The Traveller by Afrodykie

Summertime, almost

YOU wake to find your heart floating next to you, light and free.

You walk with Vento, who heads to the long grass at the start of the path on the way to the sheep shed.

She stalls, and sniffs the air.

Then you see the sheep, drinking at the water trough.

She’s very sensitive, is your Vento, attuned to your every move. And everything.

Intuitive.

She reminds you of your Rosie-girl, your beautiful cross-breed of indeterminate heritage.

Much like Vento, who is a hunting dog, says Madame X. And purses her lips.

You can’t argue with that!

Rosie-girl died when you were looking after your dad, on his death bed.

So you never had a chance to say goodbye, to hold her when her beloved head sagged to one side, still forever.

Shame. Poor Miss H, in Joburg, South Africa, she had to call the vet, and drag her lifeless body from the house.

It was a portent. You were absent from your father’s death bed, and his funeral.

Sometimes the soul shrinks. And there is nothing you can do.

Sometimes you curl in on yourself, to shield yourself from scarring, from being torn to shreds.

Feelings can claw the life from you.

You have to do this, from time to time, for living’s sake. For love. Of yourself.

There is no merit in turning yourself into a dart board; the target of things that stab.

Never mind. That’s the past. Goodbye pain, hello Eressos, Lesbos, Greece.

You walk into the veld here this week, past Madame’s sea rock, into the side of mountain on the other end of the back of the village.

Fennel, oregano, other herbs and plants you can use for tea and cooking, it all grows profusely along the side of the road.

The day before, you and Madame X go on a road trip.

It is the best day. A long day, together.

There is no blog about it because The Day of the Dancing Cloud has become a template for a story.

Madame, in the way she does, prompts ideas and this one, the route she takes, and the things she tells you, and shows you, they trigger a recognition that it’s time to write about something other than the characters of Eressos.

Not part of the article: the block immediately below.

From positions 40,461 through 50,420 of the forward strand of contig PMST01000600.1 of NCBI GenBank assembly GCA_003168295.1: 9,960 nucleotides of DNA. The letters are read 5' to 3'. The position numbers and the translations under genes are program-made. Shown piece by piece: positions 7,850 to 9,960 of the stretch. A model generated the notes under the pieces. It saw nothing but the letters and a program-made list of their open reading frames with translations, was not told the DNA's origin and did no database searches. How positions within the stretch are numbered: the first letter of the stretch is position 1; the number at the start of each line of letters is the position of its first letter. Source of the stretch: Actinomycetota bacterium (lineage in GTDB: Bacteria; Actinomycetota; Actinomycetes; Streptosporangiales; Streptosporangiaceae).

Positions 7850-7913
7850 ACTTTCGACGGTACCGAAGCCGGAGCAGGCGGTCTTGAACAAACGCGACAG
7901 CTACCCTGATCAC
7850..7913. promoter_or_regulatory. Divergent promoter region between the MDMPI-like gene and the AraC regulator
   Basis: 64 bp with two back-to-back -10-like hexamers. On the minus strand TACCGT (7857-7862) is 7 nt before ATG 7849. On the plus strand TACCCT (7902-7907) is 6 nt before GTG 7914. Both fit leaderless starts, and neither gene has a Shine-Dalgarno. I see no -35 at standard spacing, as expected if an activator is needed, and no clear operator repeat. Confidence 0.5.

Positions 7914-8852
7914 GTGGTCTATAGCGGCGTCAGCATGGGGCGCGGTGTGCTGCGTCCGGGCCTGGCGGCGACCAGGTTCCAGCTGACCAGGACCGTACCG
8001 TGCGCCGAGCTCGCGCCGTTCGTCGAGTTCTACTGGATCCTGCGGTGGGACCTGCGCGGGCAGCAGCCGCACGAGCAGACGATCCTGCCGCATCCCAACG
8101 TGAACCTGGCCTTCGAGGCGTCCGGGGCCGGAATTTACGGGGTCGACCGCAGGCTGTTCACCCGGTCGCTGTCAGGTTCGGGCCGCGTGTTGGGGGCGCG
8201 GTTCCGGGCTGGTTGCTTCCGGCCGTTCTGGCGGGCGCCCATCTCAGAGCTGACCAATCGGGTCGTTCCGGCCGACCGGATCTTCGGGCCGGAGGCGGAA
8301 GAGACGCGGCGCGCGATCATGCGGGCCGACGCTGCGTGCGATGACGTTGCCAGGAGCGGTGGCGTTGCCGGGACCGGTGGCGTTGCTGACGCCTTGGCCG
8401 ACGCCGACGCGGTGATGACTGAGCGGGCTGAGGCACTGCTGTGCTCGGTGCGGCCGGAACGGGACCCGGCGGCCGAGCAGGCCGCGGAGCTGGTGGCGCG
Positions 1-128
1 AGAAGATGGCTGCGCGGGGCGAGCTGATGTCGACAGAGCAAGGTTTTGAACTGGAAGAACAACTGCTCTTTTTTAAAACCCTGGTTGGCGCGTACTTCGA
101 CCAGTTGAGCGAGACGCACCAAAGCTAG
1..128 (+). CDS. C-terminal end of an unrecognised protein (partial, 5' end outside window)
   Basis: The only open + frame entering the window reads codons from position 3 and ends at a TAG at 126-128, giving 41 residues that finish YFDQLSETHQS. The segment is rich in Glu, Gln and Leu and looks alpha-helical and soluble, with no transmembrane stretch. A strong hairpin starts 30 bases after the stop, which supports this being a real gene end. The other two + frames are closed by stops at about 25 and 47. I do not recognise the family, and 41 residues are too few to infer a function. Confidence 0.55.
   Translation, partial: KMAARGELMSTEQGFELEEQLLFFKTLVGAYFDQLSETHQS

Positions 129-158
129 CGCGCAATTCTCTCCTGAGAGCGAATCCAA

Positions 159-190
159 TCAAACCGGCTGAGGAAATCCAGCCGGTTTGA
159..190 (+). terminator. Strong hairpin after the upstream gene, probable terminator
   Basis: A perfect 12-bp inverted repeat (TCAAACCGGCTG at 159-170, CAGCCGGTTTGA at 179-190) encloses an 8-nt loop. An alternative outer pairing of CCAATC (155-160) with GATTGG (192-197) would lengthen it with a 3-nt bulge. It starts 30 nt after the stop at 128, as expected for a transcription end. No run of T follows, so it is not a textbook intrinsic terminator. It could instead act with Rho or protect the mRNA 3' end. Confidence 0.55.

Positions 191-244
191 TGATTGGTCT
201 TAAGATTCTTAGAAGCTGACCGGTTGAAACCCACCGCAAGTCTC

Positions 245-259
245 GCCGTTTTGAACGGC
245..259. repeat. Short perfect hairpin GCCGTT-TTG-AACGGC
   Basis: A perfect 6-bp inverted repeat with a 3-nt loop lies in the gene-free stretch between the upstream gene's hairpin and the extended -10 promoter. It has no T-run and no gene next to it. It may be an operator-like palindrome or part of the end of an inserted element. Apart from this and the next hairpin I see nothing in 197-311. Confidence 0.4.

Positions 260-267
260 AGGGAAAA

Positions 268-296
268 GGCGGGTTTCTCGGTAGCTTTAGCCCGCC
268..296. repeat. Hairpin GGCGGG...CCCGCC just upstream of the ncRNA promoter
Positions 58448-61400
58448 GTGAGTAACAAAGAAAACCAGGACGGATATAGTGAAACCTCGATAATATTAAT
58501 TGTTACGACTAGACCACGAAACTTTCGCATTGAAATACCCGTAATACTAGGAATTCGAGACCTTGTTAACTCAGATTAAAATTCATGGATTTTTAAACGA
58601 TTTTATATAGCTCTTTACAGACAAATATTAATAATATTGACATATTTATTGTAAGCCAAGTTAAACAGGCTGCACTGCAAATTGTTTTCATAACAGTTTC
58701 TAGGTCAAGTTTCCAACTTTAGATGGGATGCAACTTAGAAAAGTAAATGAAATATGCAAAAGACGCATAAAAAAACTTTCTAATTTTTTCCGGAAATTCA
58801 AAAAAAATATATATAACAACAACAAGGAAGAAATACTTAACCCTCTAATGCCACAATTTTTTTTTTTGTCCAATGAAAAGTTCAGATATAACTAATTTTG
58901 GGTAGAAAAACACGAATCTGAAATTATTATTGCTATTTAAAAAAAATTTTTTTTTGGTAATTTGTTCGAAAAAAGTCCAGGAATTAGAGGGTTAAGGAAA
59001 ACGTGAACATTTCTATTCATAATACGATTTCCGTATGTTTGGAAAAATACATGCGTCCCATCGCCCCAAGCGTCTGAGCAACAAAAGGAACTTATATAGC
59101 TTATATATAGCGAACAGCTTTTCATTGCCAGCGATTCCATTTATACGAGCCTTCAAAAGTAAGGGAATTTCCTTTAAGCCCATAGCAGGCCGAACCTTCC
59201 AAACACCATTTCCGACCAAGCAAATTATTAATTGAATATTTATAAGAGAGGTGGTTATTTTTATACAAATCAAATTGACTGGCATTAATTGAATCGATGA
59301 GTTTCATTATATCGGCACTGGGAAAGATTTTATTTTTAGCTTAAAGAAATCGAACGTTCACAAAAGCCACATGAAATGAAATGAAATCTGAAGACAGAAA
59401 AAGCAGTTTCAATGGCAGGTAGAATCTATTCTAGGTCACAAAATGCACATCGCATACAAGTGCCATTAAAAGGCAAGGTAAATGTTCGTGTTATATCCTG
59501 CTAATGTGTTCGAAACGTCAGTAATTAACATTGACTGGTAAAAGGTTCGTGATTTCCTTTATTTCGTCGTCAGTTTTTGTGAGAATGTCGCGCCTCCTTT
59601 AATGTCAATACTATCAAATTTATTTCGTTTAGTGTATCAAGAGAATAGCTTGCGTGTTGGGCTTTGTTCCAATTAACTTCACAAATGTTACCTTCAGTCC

But never fear, dear reader, there are characters in this story too!

It will take some work, of course, to get this right: facts and poetic writing, but you’ll give it a go.

You look forward to it, for you are on a big learning curve, in more ways than one.

It will be good to get down to basics, to specifics. Seriaaaas mixed with levity.

In the meantime, she arranges to get a housekeeper for you. Pronto.

Gott! It looks like a bomb’s hit this place, she says.

Madame warns that you have to tidy up before the housekeeper arrives, tomorrow, Friday.

You don’t want people talking, she says.

Last night you intend to see what’s going on at the Tourism Board’s function: Painting the Turtle Bridge.

But you don’t get there, even though the Queen Bee organised it; Miss QB who’s lived here all her life.

She knows everything there is to know about everything, and everybody.

Miss QB and her Sappho Travel (Sappho everything, actually) the yearly September celebration of all things Sapphic, the Sappho Women International Eressos Women’s Festival. She rules the roost, she and her business partner, Miss Crew Cut.

Anyway, you land up at Vento again, Vicky and Lena’s place, where you found your dog or rather, the dog found you.

Yummy. Salad and ah, moussaka.

It’s mama’s moussaka you say, kissing your fingers in a bunch on your lips.

Yes, I’m your mama, says Vicky, who cooked it.

She’s smiling from behind the counter. You notice her soft eyes, for the first time.

The till jingles. The tourists are coming.

Today, you’re at Portakali, in Eressos, again. You’re here just about every day.

Arti, your Arti  … from the Kouitou Hotel.

She walks in and tells you about the South Africans who have been staying there.

There’s this link, she says, Greece and South Africa.

Yes.

The English women you met on the beach the other day walk in to Portakali, for old time’s sake.

Let’s call them Belle and Elle, for their names do chime.

They hold your dog while you write. You introduce them to Alexandra (the Great). They laugh.

We used to live here too, the say, and take over Vento’s lead.

Now they are talking to Miss T, the Miss T who tells you, while you’re sitting outside her house drinking coffee and smoking roll-ups yesterday, what you can do with the herbs you’ve picked from the side of the road.

You buy a chicken across the way from Portakali.

You make hand signs so the butcher. You want a flattie, as we call them in South Africa.

Yes, a spatchcock chicken.

Next door you get some charcoal.

You’re cooking tonight. A good old braai. For Miss Muscles’ farewell.

The meat must marinate, and you’ve got washing to hang up. No dirty linen, so far!

(ends)

 

 

 

 

 

 

 

 

 

 

 

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